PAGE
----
SOCAN applied to the Board to certify a tariff for the reproduction of musical works downloaded on the Internet. The tariff proposed a higher rate for downloads with previews than for downloads without previews.
On its own initiative, the Board questioned whether a streamed preview that helps a consumer decide whether to purchase a download constitutes fair dealing for the purpose of research. Relying on CCH, the Board interpreted “research” liberally and determined that the purpose of a preview is research. The Board then analyzed the CCH factors and determined that most users who listen to previews, and those who allow them to sample music online, engage in fair dealing.
On review by the Federal Court of Appeal (FCA), SOCAN argued that “research” means investigation, systematic research, critical analysis, scientific inquiry and factual discovery conducted in a formal setting, and that previews have none of those characteristics. However, the FCA said that the Act does not add qualifiers such as “scientific” or “economic” to the term “research.” The term may be applied in the context in which it is used. One must consider previews from the perspective of consumers who use them to assess a musical work prior to a purchase of a download. The FCA agreed with the Board that the streaming and sampling of the previews are fair dealing.
Supreme Court of Canada
The SCC unanimously dismissed an appeal by SOCAN and held that the streaming and sampling of previews are fair dealing. The SCC confirmed that fair dealing is a user’s right and that the purpose of the fair dealing analysis is to determine whether the proper balance has been achieved between protection of the exclusive rights of copyright owners and access to their works by the public. The SCC followed the CCH two-step analysis.
Is a Music Preview for the Purpose of Research?
In assessing whether the purpose of previews is research, the SCC confirmed that “research” must be given a large and liberal interpretation. The purpose of research should be analyzed from the perspective of the consumer as the ultimate user, not that of the service provider.
The SCC did not accept SOCAN’s position that “research” requires “the systematic investigation into and study of materials and sources in order to establish facts and reach new conclusions” with the purpose of making a creative work. The SCC said that research need not be for creative purposes only. Limiting research only to creative purposes would ignore one of the objectives of the Act, namely the dissemination of works, and would also run counter to the ordinary meaning of “research,” which includes many activities that do not require establishing new facts or conclusions.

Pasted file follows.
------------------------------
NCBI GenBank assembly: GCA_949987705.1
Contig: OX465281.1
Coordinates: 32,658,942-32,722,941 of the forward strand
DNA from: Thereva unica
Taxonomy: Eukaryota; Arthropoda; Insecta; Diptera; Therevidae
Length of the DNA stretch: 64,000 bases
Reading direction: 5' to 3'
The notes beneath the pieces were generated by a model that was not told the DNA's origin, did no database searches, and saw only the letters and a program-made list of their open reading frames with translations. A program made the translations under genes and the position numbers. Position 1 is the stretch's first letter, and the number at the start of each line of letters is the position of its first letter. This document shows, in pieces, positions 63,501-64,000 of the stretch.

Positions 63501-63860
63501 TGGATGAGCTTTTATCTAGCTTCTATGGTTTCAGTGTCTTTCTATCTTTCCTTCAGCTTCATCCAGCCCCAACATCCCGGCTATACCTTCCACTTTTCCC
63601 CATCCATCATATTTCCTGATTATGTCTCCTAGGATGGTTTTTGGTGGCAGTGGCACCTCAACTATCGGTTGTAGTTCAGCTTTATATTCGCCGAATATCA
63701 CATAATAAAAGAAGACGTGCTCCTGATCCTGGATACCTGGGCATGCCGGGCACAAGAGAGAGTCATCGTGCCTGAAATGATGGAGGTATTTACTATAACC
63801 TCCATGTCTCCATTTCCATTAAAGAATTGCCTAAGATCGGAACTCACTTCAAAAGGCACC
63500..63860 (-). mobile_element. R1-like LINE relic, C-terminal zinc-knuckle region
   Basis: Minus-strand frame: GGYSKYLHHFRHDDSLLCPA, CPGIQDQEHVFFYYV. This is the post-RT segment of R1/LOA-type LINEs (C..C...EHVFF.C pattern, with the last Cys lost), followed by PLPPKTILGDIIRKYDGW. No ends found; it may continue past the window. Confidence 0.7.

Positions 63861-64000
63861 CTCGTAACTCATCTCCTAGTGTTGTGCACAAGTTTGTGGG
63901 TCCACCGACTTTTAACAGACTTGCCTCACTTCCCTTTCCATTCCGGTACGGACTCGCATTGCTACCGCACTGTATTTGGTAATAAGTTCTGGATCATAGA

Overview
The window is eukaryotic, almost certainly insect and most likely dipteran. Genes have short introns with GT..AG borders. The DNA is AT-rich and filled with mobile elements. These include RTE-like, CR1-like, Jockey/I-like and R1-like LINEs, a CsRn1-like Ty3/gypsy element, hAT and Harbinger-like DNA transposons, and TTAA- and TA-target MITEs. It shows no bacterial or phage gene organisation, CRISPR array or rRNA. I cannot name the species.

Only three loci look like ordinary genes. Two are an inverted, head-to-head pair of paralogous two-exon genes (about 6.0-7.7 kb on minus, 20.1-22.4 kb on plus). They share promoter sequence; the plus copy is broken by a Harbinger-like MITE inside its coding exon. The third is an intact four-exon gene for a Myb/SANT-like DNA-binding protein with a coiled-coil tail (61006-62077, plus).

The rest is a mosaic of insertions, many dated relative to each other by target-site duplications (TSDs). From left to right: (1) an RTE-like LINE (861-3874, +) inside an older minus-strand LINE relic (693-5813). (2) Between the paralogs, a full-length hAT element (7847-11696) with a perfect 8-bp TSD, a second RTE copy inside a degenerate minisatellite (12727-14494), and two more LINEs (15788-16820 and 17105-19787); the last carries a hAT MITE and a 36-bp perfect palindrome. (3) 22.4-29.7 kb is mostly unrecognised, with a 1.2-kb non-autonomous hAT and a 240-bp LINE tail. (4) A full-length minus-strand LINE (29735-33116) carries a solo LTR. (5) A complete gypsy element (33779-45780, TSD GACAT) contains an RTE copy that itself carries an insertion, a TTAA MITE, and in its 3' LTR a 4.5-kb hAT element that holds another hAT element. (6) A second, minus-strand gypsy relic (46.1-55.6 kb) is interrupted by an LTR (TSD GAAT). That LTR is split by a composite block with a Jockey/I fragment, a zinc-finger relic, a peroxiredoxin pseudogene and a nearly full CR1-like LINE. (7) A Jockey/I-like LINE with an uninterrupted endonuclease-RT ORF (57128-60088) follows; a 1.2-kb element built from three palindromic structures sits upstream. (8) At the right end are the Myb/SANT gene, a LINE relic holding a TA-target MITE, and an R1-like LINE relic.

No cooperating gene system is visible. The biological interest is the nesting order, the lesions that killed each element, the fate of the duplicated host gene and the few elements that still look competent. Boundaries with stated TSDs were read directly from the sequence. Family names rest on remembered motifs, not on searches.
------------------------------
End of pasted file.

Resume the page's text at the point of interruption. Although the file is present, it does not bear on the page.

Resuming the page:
Is Streaming a Music Preview Fair?
The SCC said that the Board properly concluded that streaming the previews is fair dealing.
Purpose. In considering the purpose of the dealing, an objective assessment is made of the real motive behind the use of the work. The guiding perspective is that of the ultimate user. The service providers facilitate the research purposes of consumers. Consumers use the previews in researching prospective purchases of music that result in compensation for the creators. There are reasonable safeguards in place to ensure that the previews are being used for this purpose.
Amount. The amount of the dealing should not be assessed on the basis of the aggregate number of previews that are streamed by consumers but, instead, by looking at the proportion of the preview in relation to the whole work. A preview of several seconds is a modest amount when compared to the whole work. The quantification of the aggregate dissemination is considered under the character of the dealing factor, which examines whether multiple copies of works are being widely distributed.
Character. With respect to the character of the dealing, a particular dealing might be unfair if multiple copies of works are being widely distributed. The use of a single copy of a work for a specific allowable purpose, or the destruction of a copy after use, as is the case with the previews, favours a finding of fairness.
Alternative. There is no alternative to a preview that is as effective to demonstrate to a consumer what a musical work sounds like. A preview is probably the most practical, most economical and safest way for users to ensure that they purchase what they wish. Previews are, therefore, reasonably necessary to help consumers research what to purchase.
Nature of Work. Consideration of the nature of the work involves an assessment of whether the work is one that should be widely disseminated. Unless a consumer can identify the work, the work will not be disseminated.